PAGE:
Being an entrepreneur is a difficult task on its own, but if you’re a woman looking to start a successful small business, you have a unique set of challenges to overcome. Luckily, you and other female entrepreneurs have an ever-widening array of financial resources at your disposal. The U.S. Small Business Administration and other organizations can help fund female entrepreneurs’ business dreams.
Small Business Administration
The Small Business Administration (SBA) should be an entrepreneur’s first resource. While it has loan programs available to anyone starting a small business, the SBA is particularly helpful for women. Rather than lending out money directly, it most commonly backs loans, acting as a co-signer to allow borrowers to receive larger loans at lower interest rates.
The SBA backed almost 10,000 loans for women entrepreneurs in fiscal year 2009, totaling about $2 billion. SBA-licensed intermediaries were responsible for lending an additional $13.8 million to female-owned businesses.
Each loan has different eligibility requirements, but most require borrowers to meet certain credit requirements. To be eligible for a small business loan, as with personal loans, you have to have a decent credit history and a high credit score. Higher scores typically mean you’ll receive your loan at a lower interest rate, meaning it will be cheaper in the long run.
Learn about specific SBA-backed loans and their requirements on the SBA website. The SBA also has Women’s Business Centers located throughout the United States that offer more specific resources, training and information.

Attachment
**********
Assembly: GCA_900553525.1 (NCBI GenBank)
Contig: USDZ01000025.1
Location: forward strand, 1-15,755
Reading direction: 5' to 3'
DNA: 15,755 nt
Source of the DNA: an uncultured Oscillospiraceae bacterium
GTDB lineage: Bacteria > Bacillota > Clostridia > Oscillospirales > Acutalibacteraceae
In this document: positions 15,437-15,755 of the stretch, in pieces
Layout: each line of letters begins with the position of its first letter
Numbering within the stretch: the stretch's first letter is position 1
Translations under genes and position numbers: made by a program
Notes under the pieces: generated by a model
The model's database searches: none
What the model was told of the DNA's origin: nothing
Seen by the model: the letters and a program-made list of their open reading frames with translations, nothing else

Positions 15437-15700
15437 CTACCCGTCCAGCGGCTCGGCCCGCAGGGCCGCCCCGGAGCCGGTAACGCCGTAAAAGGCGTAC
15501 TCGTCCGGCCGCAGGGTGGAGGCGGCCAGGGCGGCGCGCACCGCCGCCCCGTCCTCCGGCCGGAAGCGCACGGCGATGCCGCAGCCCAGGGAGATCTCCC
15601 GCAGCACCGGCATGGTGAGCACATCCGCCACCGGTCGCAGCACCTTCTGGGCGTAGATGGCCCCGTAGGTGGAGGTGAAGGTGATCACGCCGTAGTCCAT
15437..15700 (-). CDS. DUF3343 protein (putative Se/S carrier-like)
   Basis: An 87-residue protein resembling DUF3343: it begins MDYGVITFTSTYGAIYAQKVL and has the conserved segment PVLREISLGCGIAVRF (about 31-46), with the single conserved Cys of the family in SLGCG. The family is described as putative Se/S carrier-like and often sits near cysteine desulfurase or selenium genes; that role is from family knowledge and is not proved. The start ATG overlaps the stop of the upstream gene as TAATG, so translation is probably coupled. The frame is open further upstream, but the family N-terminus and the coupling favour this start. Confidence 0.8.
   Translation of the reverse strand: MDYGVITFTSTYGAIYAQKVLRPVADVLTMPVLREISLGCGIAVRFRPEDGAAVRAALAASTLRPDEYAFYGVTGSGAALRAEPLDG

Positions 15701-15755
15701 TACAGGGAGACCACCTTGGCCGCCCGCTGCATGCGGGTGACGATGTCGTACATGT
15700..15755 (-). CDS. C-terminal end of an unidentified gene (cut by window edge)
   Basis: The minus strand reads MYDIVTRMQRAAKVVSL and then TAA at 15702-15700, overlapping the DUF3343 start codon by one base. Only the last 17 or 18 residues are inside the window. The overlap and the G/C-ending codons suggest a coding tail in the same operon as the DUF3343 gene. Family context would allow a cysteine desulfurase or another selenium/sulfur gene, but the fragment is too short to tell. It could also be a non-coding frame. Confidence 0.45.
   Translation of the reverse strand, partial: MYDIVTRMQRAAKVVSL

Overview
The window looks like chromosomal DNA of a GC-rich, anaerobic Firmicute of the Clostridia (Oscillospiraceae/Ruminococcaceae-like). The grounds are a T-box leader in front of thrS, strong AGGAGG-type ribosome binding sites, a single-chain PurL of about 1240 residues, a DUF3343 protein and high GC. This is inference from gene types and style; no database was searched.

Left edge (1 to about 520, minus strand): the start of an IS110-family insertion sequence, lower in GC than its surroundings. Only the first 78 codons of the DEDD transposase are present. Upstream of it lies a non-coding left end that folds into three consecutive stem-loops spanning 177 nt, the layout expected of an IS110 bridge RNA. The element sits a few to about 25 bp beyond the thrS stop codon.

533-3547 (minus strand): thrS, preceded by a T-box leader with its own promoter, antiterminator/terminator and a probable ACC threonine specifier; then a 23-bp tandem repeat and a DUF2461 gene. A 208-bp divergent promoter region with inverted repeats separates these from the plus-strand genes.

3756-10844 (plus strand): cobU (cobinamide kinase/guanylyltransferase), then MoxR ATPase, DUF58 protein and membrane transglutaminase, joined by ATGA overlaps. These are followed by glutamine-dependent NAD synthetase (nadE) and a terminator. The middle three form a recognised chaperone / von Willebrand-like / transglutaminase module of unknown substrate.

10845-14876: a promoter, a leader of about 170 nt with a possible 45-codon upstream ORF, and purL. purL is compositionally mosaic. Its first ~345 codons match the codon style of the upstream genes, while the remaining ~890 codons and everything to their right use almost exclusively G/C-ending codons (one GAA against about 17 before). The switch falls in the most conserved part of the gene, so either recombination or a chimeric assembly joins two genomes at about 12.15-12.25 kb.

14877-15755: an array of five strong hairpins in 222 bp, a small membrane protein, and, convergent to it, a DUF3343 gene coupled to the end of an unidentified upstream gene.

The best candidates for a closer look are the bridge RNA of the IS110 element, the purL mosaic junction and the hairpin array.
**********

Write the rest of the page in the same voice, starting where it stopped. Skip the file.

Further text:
While the SBA is the most comprehensive resource available, you may find financial and entrepreneurial help from other places. You may be eligible for government grants, which are even more beneficial than loans because they never need to be repaid. Your state or county Department of Development may be able to provide additional support, financial or otherwise.
You can also look into taking out a private loan to fund your business. Although the loan’s interest rate may be higher than rates on other loans, it can help you get the money you need for your small business.
Or consider applying for a small business credit card. As with a loan, a credit card offer depends on your credit history, and you’ll receive better offers if your credit score is higher. Although a card is likely to have an even higher interest rate than a private loan, it does have the perk of convenience. You can use a credit card to pay virtually any business expense, and you’ll only pay interest on money you actually spend rather than on a lump-sum loan.
Staying on Track
Most likely, you’ll take on at least one loan to fund the launch of your small business. If your company is successful and begins turning a profit quickly, repaying the loans should be a cinch. But remember that you are responsible for your business’s loans, despite how well your company does.
It’s important to create a budget and financial goals to help you stay on track. Know how much your company can spend per month on each expense, such as payroll and equipment, while still meeting your minimum loan payments.
If the company’s funds are not enough to cover its expenses, you may need to contribute additional money from personal savings – a common strategy among new business owners. To be able to do this, you’ll need some amount of savings and you’ll need a level of financial stability. This poses a problem for many entrepreneurs, who already have piles of personal debt to deal with.
That’s why experts strongly recommend you cut your personal debt before entering into a new business venture. If you’re looking to get out of debt quickly but don’t have the funds to repay your debts, look into debt settlement as a fast debt-resolution strategy.
About Author: Katherine Pilnick writes about issues related to credit, debt and personal finance for Debt.org, America’s Debt Help Organization.